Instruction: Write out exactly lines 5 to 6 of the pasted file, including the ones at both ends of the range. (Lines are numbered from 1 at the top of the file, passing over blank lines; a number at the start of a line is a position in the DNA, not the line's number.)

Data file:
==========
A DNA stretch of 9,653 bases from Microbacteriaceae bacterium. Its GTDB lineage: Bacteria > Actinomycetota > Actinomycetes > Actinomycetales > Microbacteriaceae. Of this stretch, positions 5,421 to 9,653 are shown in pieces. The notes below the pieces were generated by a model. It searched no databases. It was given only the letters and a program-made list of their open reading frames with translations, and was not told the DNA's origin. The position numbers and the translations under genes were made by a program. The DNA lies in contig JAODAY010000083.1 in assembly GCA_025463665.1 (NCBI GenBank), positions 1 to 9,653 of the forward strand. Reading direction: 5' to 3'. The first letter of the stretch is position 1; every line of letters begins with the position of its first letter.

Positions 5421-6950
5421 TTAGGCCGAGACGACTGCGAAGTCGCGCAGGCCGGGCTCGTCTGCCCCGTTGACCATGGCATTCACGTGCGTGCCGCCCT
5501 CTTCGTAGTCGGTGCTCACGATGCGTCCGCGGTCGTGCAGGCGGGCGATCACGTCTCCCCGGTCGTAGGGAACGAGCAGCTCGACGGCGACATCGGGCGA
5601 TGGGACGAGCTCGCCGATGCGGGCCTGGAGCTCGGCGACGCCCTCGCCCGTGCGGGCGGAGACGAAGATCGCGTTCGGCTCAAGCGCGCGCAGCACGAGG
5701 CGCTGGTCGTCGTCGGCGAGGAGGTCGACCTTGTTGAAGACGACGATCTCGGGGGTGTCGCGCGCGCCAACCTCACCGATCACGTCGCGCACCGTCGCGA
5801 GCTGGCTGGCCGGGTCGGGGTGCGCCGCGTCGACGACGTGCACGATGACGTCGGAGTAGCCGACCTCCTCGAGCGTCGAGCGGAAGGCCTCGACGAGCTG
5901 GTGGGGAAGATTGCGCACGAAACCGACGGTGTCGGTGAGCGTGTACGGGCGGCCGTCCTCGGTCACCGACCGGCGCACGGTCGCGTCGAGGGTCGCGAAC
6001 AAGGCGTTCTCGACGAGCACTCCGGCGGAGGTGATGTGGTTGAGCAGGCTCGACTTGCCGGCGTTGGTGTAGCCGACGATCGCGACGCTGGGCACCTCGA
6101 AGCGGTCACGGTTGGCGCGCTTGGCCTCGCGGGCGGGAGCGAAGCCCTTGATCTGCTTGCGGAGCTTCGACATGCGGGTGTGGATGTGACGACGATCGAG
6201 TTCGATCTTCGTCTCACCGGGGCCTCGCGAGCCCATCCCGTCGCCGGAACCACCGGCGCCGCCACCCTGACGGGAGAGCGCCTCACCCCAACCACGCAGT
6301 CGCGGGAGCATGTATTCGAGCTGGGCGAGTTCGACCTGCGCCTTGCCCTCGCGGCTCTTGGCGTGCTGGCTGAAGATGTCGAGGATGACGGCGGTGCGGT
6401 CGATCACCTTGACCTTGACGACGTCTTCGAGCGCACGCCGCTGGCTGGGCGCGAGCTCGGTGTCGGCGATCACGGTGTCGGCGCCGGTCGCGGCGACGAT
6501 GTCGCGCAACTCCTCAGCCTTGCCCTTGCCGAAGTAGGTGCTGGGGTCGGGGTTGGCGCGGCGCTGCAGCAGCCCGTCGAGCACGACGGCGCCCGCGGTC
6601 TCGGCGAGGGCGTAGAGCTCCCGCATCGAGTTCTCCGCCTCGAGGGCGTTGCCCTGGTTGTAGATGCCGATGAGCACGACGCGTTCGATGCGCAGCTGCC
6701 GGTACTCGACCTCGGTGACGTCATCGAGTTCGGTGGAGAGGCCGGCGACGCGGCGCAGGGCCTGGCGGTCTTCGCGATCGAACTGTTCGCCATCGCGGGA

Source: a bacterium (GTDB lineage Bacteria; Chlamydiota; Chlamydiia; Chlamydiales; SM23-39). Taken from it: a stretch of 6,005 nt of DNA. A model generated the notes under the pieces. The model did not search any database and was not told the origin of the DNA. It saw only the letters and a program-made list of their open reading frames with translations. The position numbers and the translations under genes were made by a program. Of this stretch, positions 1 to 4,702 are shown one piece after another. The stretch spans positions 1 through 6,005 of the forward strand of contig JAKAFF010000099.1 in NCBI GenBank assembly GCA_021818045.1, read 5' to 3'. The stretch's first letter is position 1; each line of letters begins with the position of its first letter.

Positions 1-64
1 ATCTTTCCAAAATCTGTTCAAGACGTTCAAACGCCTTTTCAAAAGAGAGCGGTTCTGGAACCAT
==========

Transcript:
5601 TGGGACGAGCTCGCCGATGCGGGCCTGGAGCTCGGCGACGCCCTCGCCCGTGCGGGCGGAGACGAAGATCGCGTTCGGCTCAAGCGCGCGCAGCACGAGG
5701 CGCTGGTCGTCGTCGGCGAGGAGGTCGACCTTGTTGAAGACGACGATCTCGGGGGTGTCGCGCGCGCCAACCTCACCGATCACGTCGCGCACCGTCGCGA